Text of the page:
Invite students to consider if they have ever felt similarly troubled, wondering if or how the Lord would fulfill His promise to bless them for keeping His commandments. As students study the book of Jarom today, encourage them to look for truths that can help them when they may wonder if or how the Lord will fulfill His promises.
Summarize Jarom 1:1–3 by explaining that Jarom received the plates from his father, Enos. Jarom wrote only a small amount, and he hoped his words would help preserve the genealogy of his family and benefit the Lamanites.
Write the word verify on the board, and ask students to explain what this word means (to confirm or prove that something is true). Explain that Jarom used the word verified as he wrote about a promise given to his ancestors.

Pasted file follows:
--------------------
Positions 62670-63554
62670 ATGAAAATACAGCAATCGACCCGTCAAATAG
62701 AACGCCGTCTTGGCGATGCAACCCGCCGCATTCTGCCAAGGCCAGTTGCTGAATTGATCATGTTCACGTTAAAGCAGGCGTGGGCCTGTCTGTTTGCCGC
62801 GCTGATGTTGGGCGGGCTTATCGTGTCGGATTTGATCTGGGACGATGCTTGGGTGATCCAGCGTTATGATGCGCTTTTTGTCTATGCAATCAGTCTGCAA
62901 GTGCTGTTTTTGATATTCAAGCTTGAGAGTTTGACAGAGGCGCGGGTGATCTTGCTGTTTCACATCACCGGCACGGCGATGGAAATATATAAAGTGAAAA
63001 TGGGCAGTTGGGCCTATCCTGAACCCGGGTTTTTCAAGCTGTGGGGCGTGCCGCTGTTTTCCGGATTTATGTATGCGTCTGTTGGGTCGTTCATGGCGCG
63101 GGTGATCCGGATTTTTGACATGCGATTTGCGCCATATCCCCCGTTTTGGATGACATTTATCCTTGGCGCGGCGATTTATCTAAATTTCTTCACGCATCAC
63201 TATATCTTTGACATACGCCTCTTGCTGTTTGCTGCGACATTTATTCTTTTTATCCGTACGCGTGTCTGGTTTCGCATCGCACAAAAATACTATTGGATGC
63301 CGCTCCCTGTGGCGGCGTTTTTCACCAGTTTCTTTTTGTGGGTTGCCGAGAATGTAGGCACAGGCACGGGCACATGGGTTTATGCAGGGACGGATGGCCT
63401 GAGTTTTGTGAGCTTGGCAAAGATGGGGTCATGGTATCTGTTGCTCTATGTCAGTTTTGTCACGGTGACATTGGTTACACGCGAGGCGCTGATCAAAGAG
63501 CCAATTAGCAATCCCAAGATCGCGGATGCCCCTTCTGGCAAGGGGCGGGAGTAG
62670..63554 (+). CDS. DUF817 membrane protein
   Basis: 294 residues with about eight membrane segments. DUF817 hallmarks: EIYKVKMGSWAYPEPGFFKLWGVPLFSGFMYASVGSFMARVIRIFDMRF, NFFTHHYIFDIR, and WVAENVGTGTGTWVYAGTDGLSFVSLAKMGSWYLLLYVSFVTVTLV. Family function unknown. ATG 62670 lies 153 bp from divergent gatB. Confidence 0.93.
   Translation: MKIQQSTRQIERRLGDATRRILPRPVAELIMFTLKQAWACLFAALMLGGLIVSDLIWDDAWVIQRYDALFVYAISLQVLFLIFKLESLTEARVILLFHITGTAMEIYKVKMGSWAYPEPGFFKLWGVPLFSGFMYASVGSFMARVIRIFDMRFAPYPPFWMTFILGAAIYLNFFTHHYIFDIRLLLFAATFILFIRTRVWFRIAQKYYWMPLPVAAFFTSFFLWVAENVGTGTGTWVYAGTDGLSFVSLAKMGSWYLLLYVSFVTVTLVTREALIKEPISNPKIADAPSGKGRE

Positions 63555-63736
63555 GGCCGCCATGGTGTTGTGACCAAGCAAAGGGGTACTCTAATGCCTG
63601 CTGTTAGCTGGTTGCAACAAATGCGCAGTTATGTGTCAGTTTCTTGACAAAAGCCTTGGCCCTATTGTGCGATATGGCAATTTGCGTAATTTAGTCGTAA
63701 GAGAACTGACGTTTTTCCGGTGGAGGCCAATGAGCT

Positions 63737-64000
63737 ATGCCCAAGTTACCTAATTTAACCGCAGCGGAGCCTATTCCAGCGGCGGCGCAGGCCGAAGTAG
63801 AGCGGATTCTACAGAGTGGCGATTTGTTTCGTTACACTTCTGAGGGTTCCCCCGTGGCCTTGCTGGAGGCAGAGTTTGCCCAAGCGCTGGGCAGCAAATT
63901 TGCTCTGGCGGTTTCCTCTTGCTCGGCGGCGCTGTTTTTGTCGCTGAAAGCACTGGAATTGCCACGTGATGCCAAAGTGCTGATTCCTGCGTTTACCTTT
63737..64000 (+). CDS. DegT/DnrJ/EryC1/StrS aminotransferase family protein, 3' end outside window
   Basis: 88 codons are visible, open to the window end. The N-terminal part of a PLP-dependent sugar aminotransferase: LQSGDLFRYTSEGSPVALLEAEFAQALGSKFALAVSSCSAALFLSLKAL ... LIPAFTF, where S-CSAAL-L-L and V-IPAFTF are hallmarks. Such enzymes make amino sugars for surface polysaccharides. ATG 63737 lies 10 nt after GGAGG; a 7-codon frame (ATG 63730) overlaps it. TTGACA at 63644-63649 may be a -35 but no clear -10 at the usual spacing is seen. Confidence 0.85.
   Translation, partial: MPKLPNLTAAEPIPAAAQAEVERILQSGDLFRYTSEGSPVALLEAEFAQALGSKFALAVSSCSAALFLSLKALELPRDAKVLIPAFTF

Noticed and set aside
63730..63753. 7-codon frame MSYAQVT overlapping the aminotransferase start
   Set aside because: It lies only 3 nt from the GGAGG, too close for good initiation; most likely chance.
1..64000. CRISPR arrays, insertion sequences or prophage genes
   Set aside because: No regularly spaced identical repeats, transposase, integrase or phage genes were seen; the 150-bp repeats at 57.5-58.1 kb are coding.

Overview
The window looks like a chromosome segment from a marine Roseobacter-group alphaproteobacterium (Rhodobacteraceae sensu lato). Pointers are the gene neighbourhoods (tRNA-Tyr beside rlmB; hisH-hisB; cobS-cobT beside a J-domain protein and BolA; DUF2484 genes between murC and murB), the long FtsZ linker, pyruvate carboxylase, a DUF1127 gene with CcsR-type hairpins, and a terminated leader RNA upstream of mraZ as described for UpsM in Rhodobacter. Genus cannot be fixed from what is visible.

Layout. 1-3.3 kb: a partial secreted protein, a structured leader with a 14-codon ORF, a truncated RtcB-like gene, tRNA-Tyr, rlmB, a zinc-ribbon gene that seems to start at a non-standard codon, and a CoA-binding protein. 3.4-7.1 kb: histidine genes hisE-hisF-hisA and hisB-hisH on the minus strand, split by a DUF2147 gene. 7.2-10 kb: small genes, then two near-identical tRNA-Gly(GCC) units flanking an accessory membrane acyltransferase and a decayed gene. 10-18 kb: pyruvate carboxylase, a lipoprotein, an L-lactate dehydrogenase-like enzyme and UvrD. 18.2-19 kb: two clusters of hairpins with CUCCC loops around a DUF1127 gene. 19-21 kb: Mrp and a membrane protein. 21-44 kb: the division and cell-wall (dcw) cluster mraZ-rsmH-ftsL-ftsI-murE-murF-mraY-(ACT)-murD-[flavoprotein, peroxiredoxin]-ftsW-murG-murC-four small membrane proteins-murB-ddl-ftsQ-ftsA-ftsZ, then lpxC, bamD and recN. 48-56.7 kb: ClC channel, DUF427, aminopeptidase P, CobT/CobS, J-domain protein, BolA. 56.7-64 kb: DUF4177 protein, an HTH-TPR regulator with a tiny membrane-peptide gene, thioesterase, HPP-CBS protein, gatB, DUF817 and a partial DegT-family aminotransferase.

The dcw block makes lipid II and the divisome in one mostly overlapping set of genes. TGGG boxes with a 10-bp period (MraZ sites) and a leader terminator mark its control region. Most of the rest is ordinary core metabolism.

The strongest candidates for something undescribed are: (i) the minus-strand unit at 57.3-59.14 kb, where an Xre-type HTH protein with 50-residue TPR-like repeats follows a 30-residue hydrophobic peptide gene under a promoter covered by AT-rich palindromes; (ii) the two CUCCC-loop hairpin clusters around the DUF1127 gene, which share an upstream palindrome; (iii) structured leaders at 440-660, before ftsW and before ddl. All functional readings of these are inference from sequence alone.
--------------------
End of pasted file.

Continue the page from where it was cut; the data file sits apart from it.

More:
Ask students to read Jarom 1:9 silently, looking for the promise of the Lord that was verified. Ask students to report what they find.
How would you state the promise in verse 9 as a principle that we can apply today? (Help students identify the following principle: As we keep the commandments of God, we will prosper. You may want to invite students to consider marking this promise in their scriptures.)
Write the following scripture references and questions on the board. (To save time, you may want to write them on the board before class begins.)
Divide students into groups of three. Assign one of the scripture references on the board to a person in each group. Have students read their assigned scripture passages silently, looking for answers to the corresponding questions. Then provide one or two minutes for each person in the group to summarize what he or she has read and to answer the assigned question. After students have finished studying and discussing their assigned scripture passages, ask: